Aug 25, 2023

“Don’t panic”: Intergenerational Report predictions likely to fluctuate with reform

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Treasurer Jim Chalmers addressed the National Press Club on Thursday, releasing the Albanese Government’s first Intergenerational Report. [Source: Twitter/ National Press Club Australia]

Key points:

  • The number of people aged 80 and over is expected to triple over the next 40 years to more than 3.5 million people by 2062–63
  • Aged care accounts for about 70% of the projected Federal Budget increase covering expenses for both individual aged care clients and finding new approaches that support a fair and equitable aged care system in the future
  • Predictions are likely to change as recent sector reforms come to fruition and more are considered

This year’s Intergenerational Report has been published and focuses largely on issues around our ageing population and the aged care industry but experts have said “don’t panic” just yet.

The Report shows the Australian Government will likely spend more to keep aged care afloat as the population ages over the next 40 years with costs mostly coming from residential aged care and community care.

Centre for Health and Economic Director at Monash Business School, Professor Anthony Scott, said this Report shows no big surprises and while our population is ageing, more older people will be healthier in the future due to continuous medical and technological improvements. 

“Many areas such as aged care and [the] National Disability Insurance Scheme (NDIS) are undergoing reform at the moment, which will help to make them more sustainable into the future, and which are not reflected in forecasts in the report.”

Council on the Ageing Chief Executive Officer Patricia Sparrow also said the news of our ageing population is recent and that we have known about it for a long time. 

“I think what’s important about the Intergenerational Report is that it lays out the foundation and a blueprint for the things that we need to do across all programs,” Ms Sparrow told Sky News Australia.

“It’s a policy challenge that we all need to work on to make sure that we’re raising these services and the bar for all generations.”

Treasurer Jim Chalmers revealed the Report at a National Press Club event on Thursday and said our ageing population will mean challenges to future Budgets and growth but that we were in a better position than we were with the previous Coalition Government. 

“As we age, there will be a smaller share of working-age people putting pressure on our tax base at the same time as we face growing spending pressures,” she said at the address.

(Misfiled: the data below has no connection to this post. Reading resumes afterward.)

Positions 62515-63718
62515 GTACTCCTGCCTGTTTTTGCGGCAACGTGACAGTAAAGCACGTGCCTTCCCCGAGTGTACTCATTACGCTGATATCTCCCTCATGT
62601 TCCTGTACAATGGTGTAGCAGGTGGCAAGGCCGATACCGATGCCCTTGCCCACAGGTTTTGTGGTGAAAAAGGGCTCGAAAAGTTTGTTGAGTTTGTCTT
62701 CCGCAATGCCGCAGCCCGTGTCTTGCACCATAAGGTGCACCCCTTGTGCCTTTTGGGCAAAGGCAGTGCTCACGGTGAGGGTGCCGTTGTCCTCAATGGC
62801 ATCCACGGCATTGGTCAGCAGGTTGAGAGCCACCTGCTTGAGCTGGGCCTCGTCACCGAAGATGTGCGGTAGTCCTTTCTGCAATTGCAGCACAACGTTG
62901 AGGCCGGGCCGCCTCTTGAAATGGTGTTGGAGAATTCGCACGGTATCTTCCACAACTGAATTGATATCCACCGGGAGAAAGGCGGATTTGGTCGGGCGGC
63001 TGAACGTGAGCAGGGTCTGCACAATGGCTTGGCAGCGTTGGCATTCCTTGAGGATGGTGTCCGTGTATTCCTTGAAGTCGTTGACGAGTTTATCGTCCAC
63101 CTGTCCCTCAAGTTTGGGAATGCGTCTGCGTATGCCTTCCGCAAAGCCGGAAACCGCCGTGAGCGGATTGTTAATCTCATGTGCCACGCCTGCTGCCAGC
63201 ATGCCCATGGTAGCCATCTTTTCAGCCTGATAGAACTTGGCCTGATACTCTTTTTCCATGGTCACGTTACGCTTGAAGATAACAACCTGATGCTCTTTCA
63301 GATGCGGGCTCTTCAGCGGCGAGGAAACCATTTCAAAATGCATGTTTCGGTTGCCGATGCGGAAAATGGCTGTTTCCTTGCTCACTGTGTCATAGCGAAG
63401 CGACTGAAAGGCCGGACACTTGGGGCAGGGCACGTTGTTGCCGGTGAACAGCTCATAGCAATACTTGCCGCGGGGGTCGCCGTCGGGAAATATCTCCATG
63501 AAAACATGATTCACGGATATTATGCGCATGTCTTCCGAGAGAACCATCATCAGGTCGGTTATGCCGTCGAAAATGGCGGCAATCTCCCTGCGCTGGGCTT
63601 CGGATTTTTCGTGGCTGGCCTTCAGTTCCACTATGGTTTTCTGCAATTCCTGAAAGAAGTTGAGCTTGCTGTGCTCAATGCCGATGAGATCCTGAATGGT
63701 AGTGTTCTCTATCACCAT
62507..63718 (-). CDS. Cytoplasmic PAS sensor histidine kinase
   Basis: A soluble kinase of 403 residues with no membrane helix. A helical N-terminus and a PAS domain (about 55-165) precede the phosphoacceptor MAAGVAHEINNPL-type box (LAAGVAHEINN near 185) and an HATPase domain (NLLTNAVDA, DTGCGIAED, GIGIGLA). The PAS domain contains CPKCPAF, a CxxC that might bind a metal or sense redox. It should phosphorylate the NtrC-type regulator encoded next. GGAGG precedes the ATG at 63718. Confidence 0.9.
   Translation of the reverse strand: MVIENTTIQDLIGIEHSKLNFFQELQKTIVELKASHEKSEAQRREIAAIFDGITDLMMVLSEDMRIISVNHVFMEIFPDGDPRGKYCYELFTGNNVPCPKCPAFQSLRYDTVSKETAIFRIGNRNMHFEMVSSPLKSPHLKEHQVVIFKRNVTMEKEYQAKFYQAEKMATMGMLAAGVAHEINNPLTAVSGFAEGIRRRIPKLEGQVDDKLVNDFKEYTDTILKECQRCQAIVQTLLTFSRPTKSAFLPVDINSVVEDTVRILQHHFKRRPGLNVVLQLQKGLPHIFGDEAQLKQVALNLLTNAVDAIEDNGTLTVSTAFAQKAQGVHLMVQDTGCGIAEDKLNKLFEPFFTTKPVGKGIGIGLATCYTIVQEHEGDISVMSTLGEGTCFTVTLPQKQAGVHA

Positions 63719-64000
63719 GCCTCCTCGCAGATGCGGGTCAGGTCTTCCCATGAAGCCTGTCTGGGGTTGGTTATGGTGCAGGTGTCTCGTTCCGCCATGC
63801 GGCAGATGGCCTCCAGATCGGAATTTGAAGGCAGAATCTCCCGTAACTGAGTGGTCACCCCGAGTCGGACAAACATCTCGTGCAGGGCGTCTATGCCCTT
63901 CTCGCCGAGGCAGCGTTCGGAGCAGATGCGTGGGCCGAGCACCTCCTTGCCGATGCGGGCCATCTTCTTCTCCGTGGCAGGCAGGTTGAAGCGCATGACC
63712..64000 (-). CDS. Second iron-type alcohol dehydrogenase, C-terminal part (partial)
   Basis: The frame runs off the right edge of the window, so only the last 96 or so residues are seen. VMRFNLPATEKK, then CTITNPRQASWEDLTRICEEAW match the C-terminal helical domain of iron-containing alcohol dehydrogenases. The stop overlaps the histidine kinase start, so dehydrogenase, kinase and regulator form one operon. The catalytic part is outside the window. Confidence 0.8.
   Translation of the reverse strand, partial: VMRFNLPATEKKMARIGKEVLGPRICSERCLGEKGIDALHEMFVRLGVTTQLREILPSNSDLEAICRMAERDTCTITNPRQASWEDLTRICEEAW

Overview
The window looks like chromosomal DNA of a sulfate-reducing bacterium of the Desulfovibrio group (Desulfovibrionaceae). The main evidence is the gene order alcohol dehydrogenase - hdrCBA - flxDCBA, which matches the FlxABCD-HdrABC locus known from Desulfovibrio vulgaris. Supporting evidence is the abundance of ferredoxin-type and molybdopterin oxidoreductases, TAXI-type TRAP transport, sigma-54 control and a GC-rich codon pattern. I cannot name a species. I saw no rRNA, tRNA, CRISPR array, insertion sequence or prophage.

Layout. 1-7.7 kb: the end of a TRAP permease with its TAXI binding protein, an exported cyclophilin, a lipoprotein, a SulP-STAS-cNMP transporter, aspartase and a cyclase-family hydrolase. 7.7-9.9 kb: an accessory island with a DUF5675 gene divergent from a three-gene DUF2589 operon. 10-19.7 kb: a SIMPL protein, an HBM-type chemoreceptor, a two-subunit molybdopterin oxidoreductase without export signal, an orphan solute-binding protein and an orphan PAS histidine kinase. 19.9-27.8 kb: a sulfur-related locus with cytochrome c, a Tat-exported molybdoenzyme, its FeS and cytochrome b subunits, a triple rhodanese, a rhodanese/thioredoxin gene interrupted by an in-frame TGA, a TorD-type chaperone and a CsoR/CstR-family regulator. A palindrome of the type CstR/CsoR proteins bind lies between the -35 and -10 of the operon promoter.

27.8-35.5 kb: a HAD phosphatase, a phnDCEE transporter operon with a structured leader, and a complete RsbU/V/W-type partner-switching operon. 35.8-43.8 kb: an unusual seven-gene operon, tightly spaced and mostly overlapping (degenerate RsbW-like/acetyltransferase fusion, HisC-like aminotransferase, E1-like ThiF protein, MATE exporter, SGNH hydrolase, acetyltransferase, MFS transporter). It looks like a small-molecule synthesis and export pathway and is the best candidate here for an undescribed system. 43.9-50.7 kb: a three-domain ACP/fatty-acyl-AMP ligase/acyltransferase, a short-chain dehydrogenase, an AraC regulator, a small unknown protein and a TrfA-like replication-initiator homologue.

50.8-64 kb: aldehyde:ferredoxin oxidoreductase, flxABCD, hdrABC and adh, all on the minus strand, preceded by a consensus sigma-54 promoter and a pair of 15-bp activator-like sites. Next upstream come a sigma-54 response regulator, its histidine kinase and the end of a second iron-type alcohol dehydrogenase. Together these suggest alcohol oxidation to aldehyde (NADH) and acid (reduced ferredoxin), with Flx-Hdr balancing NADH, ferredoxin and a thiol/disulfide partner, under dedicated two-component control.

Other factors that could impact future Federal Government Budgets for aged care include:

  • Changes in the average cost of providing care, for example, price or wage changes
  • Frailty, disease and disability within the population of care recipients
  • Changes in Government policy, including the level and composition of subsidised services, regulatory settings, and the share of cost across governments and households
  • Changing preferences of older people who would rather age at home rather than in residential care

What is the client impact?

The projections for aged care payments rely on a number of assumptions. 

These include:

  • The age distribution of the population
  • How many older Australians use home care and residential care
  • The ages people enter the aged care system and the period they spend using aged care services
  • How costs may vary over the longer term relative to historical trends

Changes in any of these will affect the projection of aged care payments – and there will likely be some.

Darshini Ayton, Associate Professor Health and Social Care Unit at Monash University said our ageing population is a public health success story, but the systems of care across health and social care need to be reconsidered to address older people’s needs.  

“This includes better and timely access to health and social care across State and Federal Government boundaries to enable older people to live at home for longer, educating and attracting the next generation of the aged care workforce and ensuring we have processes in place to respond to innovations in drug discovery and diagnosis in, for example, Alzheimer’s disease,” she said. 

These sentiments were mirrored by Dr Pei-Chun Ko, a lecturer at Monash’s School of Social Sciences, who said it’s important to think about what kind of social infrastructure we can design to sustain the necessary social engagement among older people. 

“Social and financial well-being of older adults will be crucial to empower the agency of this population group,” she said. 

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